Dr. Shuang-Ye Wu is a climatologist working in the Department of Geology and Environmental Geosciences at University of Dayton. Her research focuses on how climate change alters the hydrologic cycle and the consequent precipitation patterns and the impacts of vegetation covers. In particular, she is interested in changes in extreme events such as extreme storms, floods and droughts. She also collaborates with other colleagues on reconstructing past climate records from ice cores. Dr. Wu has published over 50 papers in peer-reviewed scientific journals (until 2021), and obtained grants from NSF, EPA and other funding agencies. Dr. Wu obtained her Master and PhD degrees from University of Cambridge in UK, majoring in environmental geography. She is currently teaching courses in the Earth system science, climate change, and geographic information systems at UD.
What to Expect With Rainfall as Climate Warms
Global warming has the potential to enhance the hydrological cycle and alter many key characteristics of precipitation. First, global warming leads to more overall precipitation. Higher temperature increases evaporation, as well as the moisture-holding capacity of the atmosphere at a rate of about 7 % per °C. Therefore, global precipitation is expected to increase to balance the enhanced evaporation, but this increase is not uniform. Second, global warming leads to more intense precipitation. On the one hand, with higher temperature, more moisture is needed to reach the condensation level to form precipitation.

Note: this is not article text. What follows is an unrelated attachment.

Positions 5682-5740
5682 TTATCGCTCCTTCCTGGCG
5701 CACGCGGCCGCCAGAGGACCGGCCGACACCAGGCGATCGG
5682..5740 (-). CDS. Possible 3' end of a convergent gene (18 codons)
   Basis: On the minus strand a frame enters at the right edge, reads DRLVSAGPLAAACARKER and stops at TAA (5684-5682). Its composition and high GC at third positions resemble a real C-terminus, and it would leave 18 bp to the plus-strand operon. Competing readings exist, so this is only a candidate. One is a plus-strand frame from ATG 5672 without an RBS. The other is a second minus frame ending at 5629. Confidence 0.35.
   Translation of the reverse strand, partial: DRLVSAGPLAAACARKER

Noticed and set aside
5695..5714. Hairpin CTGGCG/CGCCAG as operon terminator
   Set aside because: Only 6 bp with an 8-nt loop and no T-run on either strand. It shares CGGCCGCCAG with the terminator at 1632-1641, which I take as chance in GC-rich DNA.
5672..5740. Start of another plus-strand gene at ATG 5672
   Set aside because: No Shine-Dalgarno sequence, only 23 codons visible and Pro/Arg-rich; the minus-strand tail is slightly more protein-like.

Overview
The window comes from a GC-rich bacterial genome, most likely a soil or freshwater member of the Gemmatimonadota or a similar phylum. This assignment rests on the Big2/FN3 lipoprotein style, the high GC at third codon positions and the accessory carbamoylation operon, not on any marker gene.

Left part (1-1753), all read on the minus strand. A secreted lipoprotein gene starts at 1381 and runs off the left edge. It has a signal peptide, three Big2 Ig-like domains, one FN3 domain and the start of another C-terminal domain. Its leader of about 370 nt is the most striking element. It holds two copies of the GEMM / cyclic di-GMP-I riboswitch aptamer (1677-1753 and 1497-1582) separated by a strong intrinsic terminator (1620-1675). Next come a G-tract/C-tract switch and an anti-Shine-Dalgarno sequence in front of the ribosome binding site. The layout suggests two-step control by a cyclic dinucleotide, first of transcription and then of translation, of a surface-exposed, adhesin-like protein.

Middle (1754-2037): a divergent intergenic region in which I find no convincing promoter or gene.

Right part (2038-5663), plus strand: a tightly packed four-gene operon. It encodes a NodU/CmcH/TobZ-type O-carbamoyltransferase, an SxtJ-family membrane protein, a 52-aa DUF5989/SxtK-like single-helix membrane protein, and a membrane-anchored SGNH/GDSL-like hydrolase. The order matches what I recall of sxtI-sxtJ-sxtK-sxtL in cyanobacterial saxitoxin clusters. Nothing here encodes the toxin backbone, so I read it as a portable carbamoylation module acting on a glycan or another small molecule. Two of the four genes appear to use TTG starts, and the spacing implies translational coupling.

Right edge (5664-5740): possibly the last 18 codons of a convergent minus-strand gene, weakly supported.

As a result, we are likely to see a decrease in light precipitation. On the other hand, when storm systems develop, the increased moisture in the atmosphere leads to heavier rainfall events. In addition, storm systems are fueled by latent heat, i.e. the energy released when water vapor condenses to liquid water. Increased moisture also enhances latent heat in storm systems and thereby increases their intensity. As a result, many expect that with global warming heavy precipitation is likely to increase more at the expense of light and moderate precipitation.
Third, global warming tends to make wet places wetter and dry places drier. Precipitation is not distributed evenly over our planet, because the global atmosphere circulation brings the moisture to places where winds come together from other places where winds diverge. Assuming no significant changes in global wind pattern, increases in evaporation and moisture mean more moisture is transported from divergence regions to convergence zones and into the storm tracks. This could cause wet areas to become wetter and dry areas drier. Global warming could also potentially change the global circulation pattern, causing a shift in the world’s wet and dry regions. These dynamics also play out over the continental US, causing even drier conditions in the arid west and more intense storms in the humid east.